Edited by dudalb
Link to post
Share on other sites
1 hour ago, dudalb said:

I think we can control the covid withour throwing civil liberties totally out the window..which is what you advocate.

I note you are from the Ukraine, so I have to make allowance that you live a part of the world that has never know real democracy or real freedo just cheap imitations controlled by a Strong man.

Incicdently this whole "Western Democracy and Freedom does not work" is the BS that your neighbor PUtin is selling.

Um, no, that isn't what he was advocating at all. Nor did he in any way, shape or form imply that "western democracy and freedom do not work". That's just a strawman on your side.

 

And juni78ukr is also fully right in that asking people to do stuff instead of giving clear orders has never been as effective. It's one thing to give people the choice on what they like to drink or do for a living, it is something entirely different to let people decide on how to behave on a matter that impacts society as a whole. There is a reason why we have laws, it's because otherwise some morons would simply do whatever they want. We do not let people decide on whether they want to drive 30, 100 or 250 kph in a rural neighbourhood, because that is just asking for trouble. We do not grant people the right to kill whoever they want either. Instead we give explicit orders on how that works, and punish those who threaten others with their behaviour (in this case speeding). Without clear cut rules, you end up with a apathetic and anti-social mob, who runs on "Why should I adhere to that? I can handle myself" or "who cares about those people, I want to do what I want to do". What this was all about, and it's actually very clear from that post, is that two concepts aren't equally valid just because they get said. Be it climate change, medical issues or the world being round and not flat, there are things on which you cannot just randomly claim that you disagree with the facts and that your opinion is at least as valid as the facts are. Trump's regency should have shown what that kind of behaviour leads to. There comes a point where you need to tell the people that they are free to think whatever they want to, but that there is this set of laws and everyone has to abide by them, or you run into all sorts of cults who think you can cure cancer if you just give enough money to a "pastor" so he can buy himself a new jet.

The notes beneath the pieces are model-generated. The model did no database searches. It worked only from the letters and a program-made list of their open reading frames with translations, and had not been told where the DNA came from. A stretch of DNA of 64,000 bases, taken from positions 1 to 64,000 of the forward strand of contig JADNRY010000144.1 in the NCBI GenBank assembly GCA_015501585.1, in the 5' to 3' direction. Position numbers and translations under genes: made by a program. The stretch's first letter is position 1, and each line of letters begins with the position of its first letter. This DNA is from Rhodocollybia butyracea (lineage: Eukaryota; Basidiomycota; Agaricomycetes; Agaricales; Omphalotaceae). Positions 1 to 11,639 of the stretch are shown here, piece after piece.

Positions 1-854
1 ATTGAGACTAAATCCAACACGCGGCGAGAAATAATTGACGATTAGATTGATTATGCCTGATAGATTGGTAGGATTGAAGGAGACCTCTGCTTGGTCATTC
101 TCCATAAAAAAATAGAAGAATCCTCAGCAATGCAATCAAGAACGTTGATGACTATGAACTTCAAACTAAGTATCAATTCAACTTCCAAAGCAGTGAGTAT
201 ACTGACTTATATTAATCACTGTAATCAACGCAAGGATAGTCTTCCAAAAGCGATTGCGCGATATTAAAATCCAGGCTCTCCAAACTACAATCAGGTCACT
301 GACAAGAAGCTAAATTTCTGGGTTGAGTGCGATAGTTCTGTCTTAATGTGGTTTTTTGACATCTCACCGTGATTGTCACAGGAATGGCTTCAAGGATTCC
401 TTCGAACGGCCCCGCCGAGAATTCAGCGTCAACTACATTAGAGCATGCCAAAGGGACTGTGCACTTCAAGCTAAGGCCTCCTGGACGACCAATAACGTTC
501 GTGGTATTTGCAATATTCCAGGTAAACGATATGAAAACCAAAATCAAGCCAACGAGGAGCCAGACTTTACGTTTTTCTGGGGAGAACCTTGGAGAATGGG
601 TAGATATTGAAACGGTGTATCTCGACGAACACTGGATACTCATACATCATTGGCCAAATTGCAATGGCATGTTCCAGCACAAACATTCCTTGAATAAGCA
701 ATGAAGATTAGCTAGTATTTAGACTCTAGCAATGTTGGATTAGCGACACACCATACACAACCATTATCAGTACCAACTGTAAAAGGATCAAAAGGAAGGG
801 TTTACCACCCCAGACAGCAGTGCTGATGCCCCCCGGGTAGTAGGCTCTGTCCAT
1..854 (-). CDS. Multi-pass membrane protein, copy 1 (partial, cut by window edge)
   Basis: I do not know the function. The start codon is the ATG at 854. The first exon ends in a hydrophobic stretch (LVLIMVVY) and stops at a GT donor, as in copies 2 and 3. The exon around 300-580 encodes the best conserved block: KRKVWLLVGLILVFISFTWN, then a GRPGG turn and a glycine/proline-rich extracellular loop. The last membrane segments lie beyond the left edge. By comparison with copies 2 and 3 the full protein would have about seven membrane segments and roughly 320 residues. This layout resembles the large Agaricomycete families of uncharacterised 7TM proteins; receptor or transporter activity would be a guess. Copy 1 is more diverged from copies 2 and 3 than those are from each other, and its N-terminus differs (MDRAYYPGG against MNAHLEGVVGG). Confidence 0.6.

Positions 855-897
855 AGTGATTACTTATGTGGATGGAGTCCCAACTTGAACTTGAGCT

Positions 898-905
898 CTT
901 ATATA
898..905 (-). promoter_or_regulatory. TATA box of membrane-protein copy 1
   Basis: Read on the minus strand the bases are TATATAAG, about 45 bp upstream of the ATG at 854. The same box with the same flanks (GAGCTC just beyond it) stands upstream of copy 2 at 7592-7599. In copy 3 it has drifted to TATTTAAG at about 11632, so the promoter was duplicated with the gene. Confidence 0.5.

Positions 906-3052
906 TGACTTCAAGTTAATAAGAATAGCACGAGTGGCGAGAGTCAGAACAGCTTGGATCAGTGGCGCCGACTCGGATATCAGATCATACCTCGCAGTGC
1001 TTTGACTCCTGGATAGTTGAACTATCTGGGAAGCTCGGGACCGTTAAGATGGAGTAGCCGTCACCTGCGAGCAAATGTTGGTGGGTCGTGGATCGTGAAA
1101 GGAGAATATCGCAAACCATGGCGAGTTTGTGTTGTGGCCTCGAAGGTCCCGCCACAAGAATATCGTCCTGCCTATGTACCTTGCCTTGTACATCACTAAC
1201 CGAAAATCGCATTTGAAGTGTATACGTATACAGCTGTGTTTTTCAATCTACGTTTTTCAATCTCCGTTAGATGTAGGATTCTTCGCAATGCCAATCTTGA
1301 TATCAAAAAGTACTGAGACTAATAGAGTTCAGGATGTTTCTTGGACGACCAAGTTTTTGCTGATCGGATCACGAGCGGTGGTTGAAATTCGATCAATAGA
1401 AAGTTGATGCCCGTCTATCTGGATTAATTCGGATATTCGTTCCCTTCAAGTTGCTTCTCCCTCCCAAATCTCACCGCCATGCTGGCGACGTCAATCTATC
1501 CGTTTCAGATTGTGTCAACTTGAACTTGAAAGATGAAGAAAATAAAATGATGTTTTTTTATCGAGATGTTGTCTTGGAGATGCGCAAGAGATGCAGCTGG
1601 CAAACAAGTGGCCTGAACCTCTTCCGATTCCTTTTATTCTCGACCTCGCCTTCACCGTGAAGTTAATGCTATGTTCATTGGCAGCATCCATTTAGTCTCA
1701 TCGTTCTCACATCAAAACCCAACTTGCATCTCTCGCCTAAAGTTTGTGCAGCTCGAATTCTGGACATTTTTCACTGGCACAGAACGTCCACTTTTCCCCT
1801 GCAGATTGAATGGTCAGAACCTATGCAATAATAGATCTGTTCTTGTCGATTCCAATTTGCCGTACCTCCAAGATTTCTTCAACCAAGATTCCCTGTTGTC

All those wannabe "freedom"-lovers with their pathetic disregard for everyone who isn't them is exactly the problem in this world, and a large threat to freedom as a whole, because they put their own freedom above the fate of everyone else. "Who cares what happens to others as long as I get to do what I want to do" has never ever been a good approach, nor is it in any way connected to freedom. It's nothing but a self-centered view that has enabled the most vile crimes committed by humanity.

 

A person's right to "freedom" ends where he impacts another person's rights to the same. Somehow people tend to forget that "civil liberties" don't just apply to them but everyone else as well, and that they have no right to negatively impact others just because they have decided that they want to act like a moron.

  • Like 7
Link to post
Share on other sites
22 minutes ago, George Parr said:

Um, no, that isn't what he was advocating at all. Nor did he in any way, shape or form imply that "western democracy and freedom do not work". That's just a strawman on your side.